Finding beauty in the beast

Hello and happy Monday funday. [Blogged while wondering how Comcast is even a thing. Like, why doesn’t it ever work?]

It’s been almost four months since my reason for living went to a place where it rains rubber balls and where he has four legs instead of three. In mentally preparing myself for the inevitable, I planned to enter a dark, dark place where my nights consisted of sobbing into a hair-covered dog bed, sniffing the shit out of old blankets and never leaving my house. But when the time actually came, and on the days that followed, I felt something unexpected.

It was the first week in December when Jake’s back leg really started hurting. We learned it was a tumor. His cancer was likely back. He wasn’t sleeping and when he was awake he could barely move. By the end, I was spending restless nights spooning him on the kitchen floor. A trip outside meant strapping him in a harness, hoisting him up like a suitcase, and carrying what was now basically a two-legged dog outside. It was both physically and emotionally painful. We knew it would be any day that week, and the thought of making that phone call literally killed me.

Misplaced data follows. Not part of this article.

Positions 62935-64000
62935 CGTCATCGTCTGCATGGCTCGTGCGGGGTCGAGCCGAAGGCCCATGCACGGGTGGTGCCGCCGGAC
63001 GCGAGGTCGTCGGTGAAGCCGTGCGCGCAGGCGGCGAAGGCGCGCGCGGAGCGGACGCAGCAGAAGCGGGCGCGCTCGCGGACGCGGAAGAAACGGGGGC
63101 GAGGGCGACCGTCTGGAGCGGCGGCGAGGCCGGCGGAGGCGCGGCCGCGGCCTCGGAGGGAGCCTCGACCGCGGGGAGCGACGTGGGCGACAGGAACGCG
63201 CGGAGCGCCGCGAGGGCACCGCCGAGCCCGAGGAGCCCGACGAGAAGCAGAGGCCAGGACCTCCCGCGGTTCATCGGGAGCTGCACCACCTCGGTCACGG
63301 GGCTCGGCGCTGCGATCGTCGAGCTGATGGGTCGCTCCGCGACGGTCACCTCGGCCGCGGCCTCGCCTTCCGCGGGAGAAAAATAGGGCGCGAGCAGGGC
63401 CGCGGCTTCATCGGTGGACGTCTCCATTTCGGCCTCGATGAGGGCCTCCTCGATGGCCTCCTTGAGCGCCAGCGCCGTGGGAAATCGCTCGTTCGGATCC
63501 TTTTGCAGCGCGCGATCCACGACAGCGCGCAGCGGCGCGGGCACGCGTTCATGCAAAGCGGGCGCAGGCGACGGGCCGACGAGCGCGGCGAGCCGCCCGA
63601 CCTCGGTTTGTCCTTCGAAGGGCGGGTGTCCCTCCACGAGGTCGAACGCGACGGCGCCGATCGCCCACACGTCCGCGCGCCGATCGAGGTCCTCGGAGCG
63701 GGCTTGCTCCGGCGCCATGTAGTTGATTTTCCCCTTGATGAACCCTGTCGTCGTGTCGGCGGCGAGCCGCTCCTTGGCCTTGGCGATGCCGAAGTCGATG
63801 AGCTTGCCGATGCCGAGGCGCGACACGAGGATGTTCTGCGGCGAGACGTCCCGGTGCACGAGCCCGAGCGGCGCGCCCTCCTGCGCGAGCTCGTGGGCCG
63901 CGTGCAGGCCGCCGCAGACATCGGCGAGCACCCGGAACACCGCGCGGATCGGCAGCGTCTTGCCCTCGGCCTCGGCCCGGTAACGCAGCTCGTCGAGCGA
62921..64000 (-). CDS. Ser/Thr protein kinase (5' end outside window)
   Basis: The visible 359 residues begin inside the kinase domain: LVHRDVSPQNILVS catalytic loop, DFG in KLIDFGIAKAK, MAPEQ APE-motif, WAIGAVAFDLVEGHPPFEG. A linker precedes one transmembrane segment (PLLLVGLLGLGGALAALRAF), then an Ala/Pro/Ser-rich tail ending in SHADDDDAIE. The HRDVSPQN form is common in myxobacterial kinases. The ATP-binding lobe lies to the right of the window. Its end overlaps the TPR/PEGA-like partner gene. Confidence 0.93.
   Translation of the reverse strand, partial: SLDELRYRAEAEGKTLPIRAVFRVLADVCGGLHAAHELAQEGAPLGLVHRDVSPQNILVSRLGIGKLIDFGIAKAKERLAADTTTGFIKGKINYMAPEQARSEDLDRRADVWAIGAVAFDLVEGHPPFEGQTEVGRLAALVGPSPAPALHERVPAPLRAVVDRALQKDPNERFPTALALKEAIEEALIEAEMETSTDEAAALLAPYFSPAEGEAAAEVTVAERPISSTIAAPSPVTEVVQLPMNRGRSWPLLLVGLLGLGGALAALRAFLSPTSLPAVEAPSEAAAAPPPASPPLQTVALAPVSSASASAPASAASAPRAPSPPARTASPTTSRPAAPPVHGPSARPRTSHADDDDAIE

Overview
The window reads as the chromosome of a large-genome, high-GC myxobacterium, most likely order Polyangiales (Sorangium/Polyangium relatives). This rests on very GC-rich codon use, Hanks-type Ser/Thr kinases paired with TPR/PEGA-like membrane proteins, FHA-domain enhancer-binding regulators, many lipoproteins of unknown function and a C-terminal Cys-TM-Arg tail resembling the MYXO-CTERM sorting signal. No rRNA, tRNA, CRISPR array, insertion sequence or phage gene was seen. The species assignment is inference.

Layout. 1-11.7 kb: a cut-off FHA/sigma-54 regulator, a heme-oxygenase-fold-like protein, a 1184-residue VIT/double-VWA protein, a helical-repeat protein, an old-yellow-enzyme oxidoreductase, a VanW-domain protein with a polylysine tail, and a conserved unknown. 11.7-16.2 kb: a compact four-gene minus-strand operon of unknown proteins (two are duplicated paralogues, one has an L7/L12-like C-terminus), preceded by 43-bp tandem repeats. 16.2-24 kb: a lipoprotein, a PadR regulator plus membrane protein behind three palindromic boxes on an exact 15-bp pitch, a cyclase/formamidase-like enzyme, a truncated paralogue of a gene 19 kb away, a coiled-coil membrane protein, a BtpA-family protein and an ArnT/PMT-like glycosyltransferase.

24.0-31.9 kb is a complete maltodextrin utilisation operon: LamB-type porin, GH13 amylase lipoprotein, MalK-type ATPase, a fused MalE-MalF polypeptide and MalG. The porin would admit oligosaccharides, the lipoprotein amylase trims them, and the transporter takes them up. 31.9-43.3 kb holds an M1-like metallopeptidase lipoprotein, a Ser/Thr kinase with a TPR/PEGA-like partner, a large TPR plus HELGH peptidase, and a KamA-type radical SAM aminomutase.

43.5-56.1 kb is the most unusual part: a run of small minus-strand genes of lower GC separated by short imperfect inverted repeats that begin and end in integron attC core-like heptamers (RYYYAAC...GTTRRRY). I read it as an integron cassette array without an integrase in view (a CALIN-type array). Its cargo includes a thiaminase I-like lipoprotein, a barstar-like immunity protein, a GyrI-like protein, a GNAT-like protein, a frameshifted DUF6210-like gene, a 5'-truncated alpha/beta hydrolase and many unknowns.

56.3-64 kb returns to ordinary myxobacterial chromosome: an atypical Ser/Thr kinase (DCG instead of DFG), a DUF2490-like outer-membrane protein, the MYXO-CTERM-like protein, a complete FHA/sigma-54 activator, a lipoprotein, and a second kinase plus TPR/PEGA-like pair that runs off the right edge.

On a lighter note, for both personal and family reasons, I was able to work from home that entire week. My stint at home may have just been good timing. But I knew it was another validation on this journey. A perfect storm of life events that let me take my time saying goodbye.

With puffy eyes, a congested nose and a broken heart, I waited for the vet to arrive. During our goodbyes, I buried my face in his neck, kissed his paws and found myself filled with something I’ve never quite felt before. It was a sadness, but like a peaceful sad. A sadness that wrapped me into a blanket of contentment.

So when the look in his exhausted eyes told me it was OK to let go, I did. I let go of the emptiness I felt over losing my best friend, and instead reflected on his beautiful life and everything he taught me.


I got to spend that whole last week with my perfect pup. A dog whose happiness and energy was limitless — even with three legs. A dog who lived 13 spoiled years. And a dog who was blessed with more than a full year of cancer-free life.

Finding beauty in sorrow is a theory I didn’t believe in. But the lessons your dog teaches you are surprising. That even in your darkest moments, there’s beauty. You just have to look for it.


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